That said, it’s clear that we’re getting more bug reports than we can handle. Some of these should properly be filed upstream. How can we improve on the rest? We can’t do it all at once, but perhaps by working on some subset, we can make improvements. The one that jumps out to me is the security bugs. Can we bring more attention to those? I’ll spend the holiday break thinking about how to make them more visible so that they’re fixed or handled more quickly.

In the meantime, I’d love to hear your ideas, too. If you’d like to examine the data for yourself, everything is in the fedora-bug-data repo.

Contribute at the Fedora Linux 36 Test Week for Kernel 5.15

The kernel team is working on final integration for kernel 5.15. This version was released just recently and will arrive soon in Fedora. As a result, the Fedora kernel and QA teams have organized a test week from Sunday, November 14, 2021 through Sunday, November 21, 2021. Refer to the wiki page for links to the test images you’ll need to participate. Read below for details.

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Call for F36 Test Days

It’s time to start thinking about Test Days for Fedora Linux 36. A Test Day is an event aimed getting together interested users and developers to test a specific feature or area of the distribution. You can run a Test Day on just about anything for which it would be useful to do some fairly focused testing in ‘real time’ with a group of testers; it doesn’t have to be code. For instance, we often run Test Days for l10n/i18n topics. For more information on Test Days, see the wiki.

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Heroes of Fedora (HoF) – F35 Final

Hello everyone, welcome to the Fedora Linux 35 Final installation of Heroes of Fedora! In this post, we’ll look at the stats concerning the testing of Fedora Linux 35 Final. The purpose of Heroes of Fedora is to provide a summation of testing activity on each milestone release of Fedora. Without community support, Fedora would not exist, so thank you to all who contributed to this release! Without further ado, let’s get started!

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Contribute at Fedora Linux 35 Virtualization Test Day

Thursday, 2021-10-08 is the Fedora 35 Virtualization Test Day!

Why virt Test Day?

The test day will focus on testing Fedora or your favorite distro inside a bare metal implementation of Fedora running Boxes, KVM, VirtualBox, and whatever you have. The general features of installing the OS and working with it are outlined in the test cases which you will find on the results page.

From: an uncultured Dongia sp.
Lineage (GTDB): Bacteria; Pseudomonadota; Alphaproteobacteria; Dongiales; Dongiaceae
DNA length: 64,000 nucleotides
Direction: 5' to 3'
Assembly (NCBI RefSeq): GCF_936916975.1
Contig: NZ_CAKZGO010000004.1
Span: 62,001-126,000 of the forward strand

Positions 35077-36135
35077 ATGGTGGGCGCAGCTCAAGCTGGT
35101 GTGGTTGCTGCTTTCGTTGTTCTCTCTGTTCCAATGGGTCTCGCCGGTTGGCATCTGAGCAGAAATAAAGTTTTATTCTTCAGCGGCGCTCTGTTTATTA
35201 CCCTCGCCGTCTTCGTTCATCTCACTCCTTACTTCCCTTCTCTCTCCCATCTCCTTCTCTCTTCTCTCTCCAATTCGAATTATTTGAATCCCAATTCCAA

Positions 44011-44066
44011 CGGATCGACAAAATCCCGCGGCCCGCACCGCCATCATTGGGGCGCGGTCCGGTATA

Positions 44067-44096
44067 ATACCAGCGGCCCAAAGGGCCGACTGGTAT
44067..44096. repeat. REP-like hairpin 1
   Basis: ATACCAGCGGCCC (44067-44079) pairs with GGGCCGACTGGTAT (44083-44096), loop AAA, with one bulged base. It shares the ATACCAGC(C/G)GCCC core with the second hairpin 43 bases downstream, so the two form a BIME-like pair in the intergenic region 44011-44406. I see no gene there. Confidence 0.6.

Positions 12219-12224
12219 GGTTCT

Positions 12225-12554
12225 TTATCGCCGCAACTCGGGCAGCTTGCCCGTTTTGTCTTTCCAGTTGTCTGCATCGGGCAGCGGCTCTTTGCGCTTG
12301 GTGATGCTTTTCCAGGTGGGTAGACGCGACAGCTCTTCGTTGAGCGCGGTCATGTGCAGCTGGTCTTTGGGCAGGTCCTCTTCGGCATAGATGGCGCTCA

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Heroes of Fedora (HoF) – F35 Beta

Hello everyone, welcome to the Fedora Linux 35 Beta installation of Heroes of Fedora! In this post, we’ll look at the stats concerning the testing of Fedora Linux 35 Beta. The purpose of Heroes of Fedora is to provide a summation of testing activity on each milestone release of Fedora. Without community support, Fedora would not exist, so thank you to all who contributed to this release! Without further ado, let’s get started!

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Fedora Linux 35 Upgrade Test Day 2021-10-07

Thursday 7 October is the Fedora Linux 35 Upgrade Test Day! As part of the preparation for Fedora Linux 35, we need your help to test if everything runs smoothly!

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Outreachy final blog post

My internship of 3 months with Fedora has come to an end. From submitting the form 2 times and finally making it the 3’rd time, the journey has been quite challenging. My project “Improve Fedora QA dashboard” motive was to make the dashboard more impactful so that it will be simplified for the newcomers and they can easily understand and contribute without any complexity. 

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tmt hint 02: under the hood

After making the first steps with tmt and investigating the provisioning options let’s now dive together a little bit more and look Under The Hood to see how plans, tests and stories work together on a couple of examples.